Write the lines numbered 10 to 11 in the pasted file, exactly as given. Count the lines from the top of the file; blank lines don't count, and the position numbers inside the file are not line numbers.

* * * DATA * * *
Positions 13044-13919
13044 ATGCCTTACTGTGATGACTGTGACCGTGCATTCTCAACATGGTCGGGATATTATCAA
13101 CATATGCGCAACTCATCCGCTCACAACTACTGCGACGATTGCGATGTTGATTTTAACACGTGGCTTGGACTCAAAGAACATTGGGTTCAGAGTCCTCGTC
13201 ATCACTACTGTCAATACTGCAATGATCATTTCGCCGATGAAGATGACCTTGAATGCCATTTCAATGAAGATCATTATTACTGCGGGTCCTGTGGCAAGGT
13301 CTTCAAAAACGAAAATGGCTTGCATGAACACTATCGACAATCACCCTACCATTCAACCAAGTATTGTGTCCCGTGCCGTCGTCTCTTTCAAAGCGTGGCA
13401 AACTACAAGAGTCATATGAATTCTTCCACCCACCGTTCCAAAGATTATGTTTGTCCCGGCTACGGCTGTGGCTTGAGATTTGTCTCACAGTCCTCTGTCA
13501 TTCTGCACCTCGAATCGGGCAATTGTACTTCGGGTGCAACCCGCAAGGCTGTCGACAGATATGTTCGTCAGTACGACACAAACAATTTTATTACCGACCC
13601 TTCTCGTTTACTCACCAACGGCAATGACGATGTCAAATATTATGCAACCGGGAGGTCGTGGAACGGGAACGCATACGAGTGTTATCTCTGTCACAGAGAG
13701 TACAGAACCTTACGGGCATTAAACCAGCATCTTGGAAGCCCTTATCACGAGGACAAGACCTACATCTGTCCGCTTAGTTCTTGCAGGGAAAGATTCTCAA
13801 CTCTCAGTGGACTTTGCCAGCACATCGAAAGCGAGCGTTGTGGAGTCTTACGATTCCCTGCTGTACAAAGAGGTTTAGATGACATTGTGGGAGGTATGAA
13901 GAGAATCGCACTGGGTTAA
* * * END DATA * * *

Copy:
13801 CTCTCAGTGGACTTTGCCAGCACATCGAAAGCGAGCGTTGTGGAGTCTTACGATTCCCTGCTGTACAAAGAGGTTTAGATGACATTGTGGGAGGTATGAA
13901 GAGAATCGCACTGGGTTAA